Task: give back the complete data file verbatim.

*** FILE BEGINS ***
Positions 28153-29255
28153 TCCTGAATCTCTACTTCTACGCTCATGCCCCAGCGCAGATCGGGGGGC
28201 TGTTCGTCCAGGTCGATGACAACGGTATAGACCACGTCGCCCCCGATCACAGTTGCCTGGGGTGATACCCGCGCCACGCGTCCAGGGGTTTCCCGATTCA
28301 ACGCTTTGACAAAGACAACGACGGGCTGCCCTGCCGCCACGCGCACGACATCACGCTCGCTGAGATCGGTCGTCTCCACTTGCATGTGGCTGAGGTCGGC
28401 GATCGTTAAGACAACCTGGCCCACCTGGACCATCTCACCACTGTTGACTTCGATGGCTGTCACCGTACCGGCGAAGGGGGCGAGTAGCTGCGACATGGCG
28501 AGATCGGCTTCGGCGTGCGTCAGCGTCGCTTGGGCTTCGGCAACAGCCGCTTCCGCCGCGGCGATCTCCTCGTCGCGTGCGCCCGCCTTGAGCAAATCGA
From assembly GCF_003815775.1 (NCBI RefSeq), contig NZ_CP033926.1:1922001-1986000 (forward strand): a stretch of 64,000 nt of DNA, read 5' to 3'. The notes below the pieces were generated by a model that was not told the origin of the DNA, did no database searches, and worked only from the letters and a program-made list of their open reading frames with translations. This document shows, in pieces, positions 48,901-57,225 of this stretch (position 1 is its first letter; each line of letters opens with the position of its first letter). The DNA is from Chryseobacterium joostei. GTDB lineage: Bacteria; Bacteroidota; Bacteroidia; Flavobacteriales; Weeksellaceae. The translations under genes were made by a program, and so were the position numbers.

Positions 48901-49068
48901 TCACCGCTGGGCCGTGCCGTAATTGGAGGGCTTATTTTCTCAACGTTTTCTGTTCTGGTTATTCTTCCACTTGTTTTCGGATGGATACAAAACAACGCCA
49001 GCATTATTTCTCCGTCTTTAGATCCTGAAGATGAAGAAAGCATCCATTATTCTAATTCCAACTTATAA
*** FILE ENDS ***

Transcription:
Positions 28153-29255
28153 TCCTGAATCTCTACTTCTACGCTCATGCCCCAGCGCAGATCGGGGGGC
28201 TGTTCGTCCAGGTCGATGACAACGGTATAGACCACGTCGCCCCCGATCACAGTTGCCTGGGGTGATACCCGCGCCACGCGTCCAGGGGTTTCCCGATTCA
28301 ACGCTTTGACAAAGACAACGACGGGCTGCCCTGCCGCCACGCGCACGACATCACGCTCGCTGAGATCGGTCGTCTCCACTTGCATGTGGCTGAGGTCGGC
28401 GATCGTTAAGACAACCTGGCCCACCTGGACCATCTCACCACTGTTGACTTCGATGGCTGTCACCGTACCGGCGAAGGGGGCGAGTAGCTGCGACATGGCG
28501 AGATCGGCTTCGGCGTGCGTCAGCGTCGCTTGGGCTTCGGCAACAGCCGCTTCCGCCGCGGCGATCTCCTCGTCGCGTGCGCCCGCCTTGAGCAAATCGA
From assembly GCF_003815775.1 (NCBI RefSeq), contig NZ_CP033926.1:1922001-1986000 (forward strand): a stretch of 64,000 nt of DNA, read 5' to 3'. The notes below the pieces were generated by a model that was not told the origin of the DNA, did no database searches, and worked only from the letters and a program-made list of their open reading frames with translations. This document shows, in pieces, positions 48,901-57,225 of this stretch (position 1 is its first letter; each line of letters opens with the position of its first letter). The DNA is from Chryseobacterium joostei. GTDB lineage: Bacteria; Bacteroidota; Bacteroidia; Flavobacteriales; Weeksellaceae. The translations under genes were made by a program, and so were the position numbers.

Positions 48901-49068
48901 TCACCGCTGGGCCGTGCCGTAATTGGAGGGCTTATTTTCTCAACGTTTTCTGTTCTGGTTATTCTTCCACTTGTTTTCGGATGGATACAAAACAACGCCA
49001 GCATTATTTCTCCGTCTTTAGATCCTGAAGATGAAGAAAGCATCCATTATTCTAATTCCAACTTATAA